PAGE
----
At the end of each year, the Global Counsel team has a tradition of sharing among ourselves a selection of our favourite articles (or podcasts) from the past year for Christmas consumption. We also share the list with our network in what has become a staple of GC holiday communications.
Some of this informs our day jobs, but most of it can also be filed against the (very) interesting times we live in. We hope you enjoy it. And do feel free to send us your own suggestions.
Happy Holidays from all at Global Counsel.
Jack Keevill – Senior Associate
Gaming the media
Ludovic Zanker spent over a decade presenting himself to the world’s media as a hyper-connected international power broker. He wasn’t. But he sort of got away with it.
Read Faking it: the man who tried to game the media system
India Lucas – Senior Associate
Theranos on trial
In 2018, Elizabeth Holmes was one of the world’s youngest self-made female billionaires. In September 2021, her trial on 11 counts of fraud for deceiving investors and patients began. Season 2 of Bad Blood follows the trial, and asks what the implications are for Silicon Valley, how start-ups raise investment and the obligations of tech founders.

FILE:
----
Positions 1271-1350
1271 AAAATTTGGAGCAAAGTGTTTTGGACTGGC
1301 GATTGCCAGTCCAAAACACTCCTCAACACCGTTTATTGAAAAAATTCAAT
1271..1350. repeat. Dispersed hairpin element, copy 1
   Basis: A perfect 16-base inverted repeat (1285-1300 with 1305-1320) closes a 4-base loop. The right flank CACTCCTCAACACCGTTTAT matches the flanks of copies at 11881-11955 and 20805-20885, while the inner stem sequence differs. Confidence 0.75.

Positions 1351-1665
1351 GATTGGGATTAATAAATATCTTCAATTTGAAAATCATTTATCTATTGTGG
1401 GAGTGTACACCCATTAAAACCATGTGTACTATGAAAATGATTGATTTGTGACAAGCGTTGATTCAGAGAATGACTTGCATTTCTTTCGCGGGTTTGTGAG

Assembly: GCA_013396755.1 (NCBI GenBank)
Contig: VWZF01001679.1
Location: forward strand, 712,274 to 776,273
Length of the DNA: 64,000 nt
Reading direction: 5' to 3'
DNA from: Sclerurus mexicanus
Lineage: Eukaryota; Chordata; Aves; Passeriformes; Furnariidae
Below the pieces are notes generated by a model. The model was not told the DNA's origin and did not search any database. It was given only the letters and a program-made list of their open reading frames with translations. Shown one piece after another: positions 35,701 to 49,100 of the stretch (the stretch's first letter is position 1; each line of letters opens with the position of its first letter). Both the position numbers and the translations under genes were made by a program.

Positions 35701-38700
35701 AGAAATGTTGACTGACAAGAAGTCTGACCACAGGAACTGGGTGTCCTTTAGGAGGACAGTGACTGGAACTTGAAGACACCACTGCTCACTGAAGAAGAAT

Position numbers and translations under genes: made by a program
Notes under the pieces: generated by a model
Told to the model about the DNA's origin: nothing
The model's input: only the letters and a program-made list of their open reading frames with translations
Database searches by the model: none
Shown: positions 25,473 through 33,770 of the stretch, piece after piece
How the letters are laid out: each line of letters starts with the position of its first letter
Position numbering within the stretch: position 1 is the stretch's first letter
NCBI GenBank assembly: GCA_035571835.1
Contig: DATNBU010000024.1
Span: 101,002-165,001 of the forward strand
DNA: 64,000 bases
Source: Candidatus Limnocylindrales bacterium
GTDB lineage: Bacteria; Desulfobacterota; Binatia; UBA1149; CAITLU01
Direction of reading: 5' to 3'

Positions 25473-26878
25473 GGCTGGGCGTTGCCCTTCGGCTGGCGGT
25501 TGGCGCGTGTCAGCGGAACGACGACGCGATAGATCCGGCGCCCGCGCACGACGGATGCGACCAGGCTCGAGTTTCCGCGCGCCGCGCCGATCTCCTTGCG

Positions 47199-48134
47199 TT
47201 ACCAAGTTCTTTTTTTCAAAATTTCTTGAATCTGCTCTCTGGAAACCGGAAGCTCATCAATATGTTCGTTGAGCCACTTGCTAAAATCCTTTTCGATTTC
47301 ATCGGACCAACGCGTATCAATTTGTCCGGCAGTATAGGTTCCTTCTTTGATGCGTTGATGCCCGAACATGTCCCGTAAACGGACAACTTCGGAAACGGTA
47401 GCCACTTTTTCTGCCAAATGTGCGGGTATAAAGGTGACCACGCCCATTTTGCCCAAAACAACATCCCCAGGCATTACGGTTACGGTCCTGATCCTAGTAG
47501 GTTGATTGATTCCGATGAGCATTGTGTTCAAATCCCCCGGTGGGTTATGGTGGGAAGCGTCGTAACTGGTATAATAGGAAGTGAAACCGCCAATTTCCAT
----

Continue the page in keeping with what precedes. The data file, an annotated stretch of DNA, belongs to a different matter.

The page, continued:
Listen to Bad Blood
Isabelle Trick – Senior Associate
Exploring the impact of the US withdrawal from Afghanistan
The moving recording of a real phone call made by a young man trying to get his family onto a plane at Kabul airport is at the heart of this episode of This American Life. By zeroing in on one individual’s story it viscerally brings to life the chaos of the US withdrawal from Afghanistan and the impact it had on those left behind.
Listen to Getting Out
Alexander Smotrov – Practice Lead, CEE, Russia and Eurasia
Pocket money for rocket men
This story resulted from a six-month investigation led by the award-winning journalist Ed Caesar. It describes a bunch of tactics used by North Korean hackers – from bank heists to cryptocurrency thefts – to fund the country’s missile programme.
Read The Incredible Rise of North Korea’s Hacking Army
Michaela Smart – Associate
Orangutans on the building